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Mayfair Mansions Apartments

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1942–1946, Albert I. Cassell. 3819 Jay St. NE.

Mayfair Mansions was designed by African American architect Albert I. Cassell and codeveloped with radio evangelist Elder Lightfoot Solomon Michaux with the encouragement of Eleanor Roosevelt while she was honorary chairperson of the Washington Committee on Housing. The development is historically significant because it was the first privately developed multifamily housing project to be insured by the Federal Housing Administration for occupancy by African American tenants. Prior to Mayfair Mansions Apartments, African Americans resided in housing that was significantly inferior to that available to white residents. This development established a new standard for Washington and the nation as a whole regarding the types of housing conditions that ought to be available for all Americans. It also reflected the stability, community, and power of the local African American community.  

The seventeen Colonial Revival garden apartments are organized around a long central common overlooking the Anacostia River. Only 18 percent of the 28-acre site was built on, with the tall, three-story, rectangular brick buildings facing one another across the mall. This arrangement of architecture within a suburban-like setting was in keeping with the progressive development of garden apartments during the postwar period.

Each of the buildings was three stories tall and had six entryways; each entryway provided access to six apartments. Most entry ways were five bays wide with a central doorway. Originally their gables were painted white to increase the historical allusions made by pedimented doorways, brick quoined corners, and regular, balanced compositions. As late examples of the Colonial Revival style, they show some influence of modernism, most notably tripartite windows and a planar wall-window relationship. The Mayfair Mansions Apartments displayed two types of roof treatments, including flat with a raised brick parapet and, more often, a broad gable slate roof.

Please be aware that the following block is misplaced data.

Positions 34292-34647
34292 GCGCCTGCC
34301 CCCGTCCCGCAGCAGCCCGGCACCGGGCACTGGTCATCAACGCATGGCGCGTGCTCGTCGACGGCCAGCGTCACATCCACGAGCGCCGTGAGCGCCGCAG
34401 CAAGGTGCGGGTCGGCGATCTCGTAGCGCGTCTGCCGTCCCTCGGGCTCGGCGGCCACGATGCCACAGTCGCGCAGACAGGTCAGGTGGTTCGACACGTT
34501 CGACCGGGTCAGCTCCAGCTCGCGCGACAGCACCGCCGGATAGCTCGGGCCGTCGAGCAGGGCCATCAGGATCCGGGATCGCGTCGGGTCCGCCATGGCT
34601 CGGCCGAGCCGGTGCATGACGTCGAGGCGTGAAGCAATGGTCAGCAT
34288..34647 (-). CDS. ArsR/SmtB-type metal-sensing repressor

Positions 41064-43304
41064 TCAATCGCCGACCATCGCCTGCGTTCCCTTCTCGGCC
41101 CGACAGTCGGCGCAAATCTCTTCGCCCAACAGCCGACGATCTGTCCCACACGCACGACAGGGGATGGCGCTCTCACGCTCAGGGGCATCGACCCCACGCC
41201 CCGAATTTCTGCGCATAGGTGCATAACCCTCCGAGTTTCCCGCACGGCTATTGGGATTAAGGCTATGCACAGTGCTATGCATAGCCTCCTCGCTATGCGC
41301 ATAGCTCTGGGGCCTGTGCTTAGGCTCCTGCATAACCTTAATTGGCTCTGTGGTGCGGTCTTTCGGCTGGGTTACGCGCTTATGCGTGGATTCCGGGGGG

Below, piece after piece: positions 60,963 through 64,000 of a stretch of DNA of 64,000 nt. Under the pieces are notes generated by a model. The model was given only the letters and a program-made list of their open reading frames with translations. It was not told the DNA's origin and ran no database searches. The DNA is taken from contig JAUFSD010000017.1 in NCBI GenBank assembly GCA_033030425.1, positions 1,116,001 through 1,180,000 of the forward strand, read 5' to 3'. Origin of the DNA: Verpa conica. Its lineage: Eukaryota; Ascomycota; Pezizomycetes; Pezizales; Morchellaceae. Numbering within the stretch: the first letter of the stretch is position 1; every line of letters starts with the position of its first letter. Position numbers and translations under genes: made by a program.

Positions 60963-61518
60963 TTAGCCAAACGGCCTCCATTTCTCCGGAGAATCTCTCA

Cassell, a native of Towson, Maryland, who had received his architectural education at Cornell University, graduating in 1919, had a long, prolific, and distinguished architectural career in Washington.


Reynolds, Arthur M., Sr., “Mayfair Mansion Apartments,” District of Columbia. National Register of Historic Places Inventory-Nomination Form, 1989. National Park Service, U.S. Department of the Interior, Washington, D.C.

Writing Credits

Pamela Scott and Antoinette J. Lee
Updated By: 
Vyta Baselice (2020)



  • 1942


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Pamela Scott and Antoinette J. Lee, "Mayfair Mansions Apartments", [Washington, District of Columbia], SAH Archipedia, eds. Gabrielle Esperdy and Karen Kingsley, Charlottesville: UVaP, 2012—,

Print Source

Buildings of the District of Columbia, Pamela Scott and Antoinette J. Lee. New York: Oxford University Press, 1993, 279-279.

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